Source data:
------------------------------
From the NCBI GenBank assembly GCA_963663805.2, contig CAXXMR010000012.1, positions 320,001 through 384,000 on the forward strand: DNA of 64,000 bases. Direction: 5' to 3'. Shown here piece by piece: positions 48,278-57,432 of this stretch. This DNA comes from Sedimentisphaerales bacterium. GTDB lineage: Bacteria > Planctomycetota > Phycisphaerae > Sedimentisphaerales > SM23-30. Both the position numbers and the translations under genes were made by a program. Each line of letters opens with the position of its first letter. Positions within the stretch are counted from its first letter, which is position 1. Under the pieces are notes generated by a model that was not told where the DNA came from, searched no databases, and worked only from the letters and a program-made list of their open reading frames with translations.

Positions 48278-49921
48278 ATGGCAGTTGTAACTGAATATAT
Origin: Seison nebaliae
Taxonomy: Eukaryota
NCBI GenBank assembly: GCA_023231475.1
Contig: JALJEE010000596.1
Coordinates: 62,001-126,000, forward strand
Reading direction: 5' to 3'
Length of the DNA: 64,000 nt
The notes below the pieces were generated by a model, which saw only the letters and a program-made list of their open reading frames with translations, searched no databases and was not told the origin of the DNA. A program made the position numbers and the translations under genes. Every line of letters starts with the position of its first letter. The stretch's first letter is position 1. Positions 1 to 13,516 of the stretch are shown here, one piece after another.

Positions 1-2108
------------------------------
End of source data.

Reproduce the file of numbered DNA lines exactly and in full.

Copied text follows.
From the NCBI GenBank assembly GCA_963663805.2, contig CAXXMR010000012.1, positions 320,001 through 384,000 on the forward strand: DNA of 64,000 bases. Direction: 5' to 3'. Shown here piece by piece: positions 48,278-57,432 of this stretch. This DNA comes from Sedimentisphaerales bacterium. GTDB lineage: Bacteria > Planctomycetota > Phycisphaerae > Sedimentisphaerales > SM23-30. Both the position numbers and the translations under genes were made by a program. Each line of letters opens with the position of its first letter. Positions within the stretch are counted from its first letter, which is position 1. Under the pieces are notes generated by a model that was not told where the DNA came from, searched no databases, and worked only from the letters and a program-made list of their open reading frames with translations.

Positions 48278-49921
48278 ATGGCAGTTGTAACTGAATATAT
Origin: Seison nebaliae
Taxonomy: Eukaryota
NCBI GenBank assembly: GCA_023231475.1
Contig: JALJEE010000596.1
Coordinates: 62,001-126,000, forward strand
Reading direction: 5' to 3'
Length of the DNA: 64,000 nt
The notes below the pieces were generated by a model, which saw only the letters and a program-made list of their open reading frames with translations, searched no databases and was not told the origin of the DNA. A program made the position numbers and the translations under genes. Every line of letters starts with the position of its first letter. The stretch's first letter is position 1. Positions 1 to 13,516 of the stretch are shown here, one piece after another.

Positions 1-2108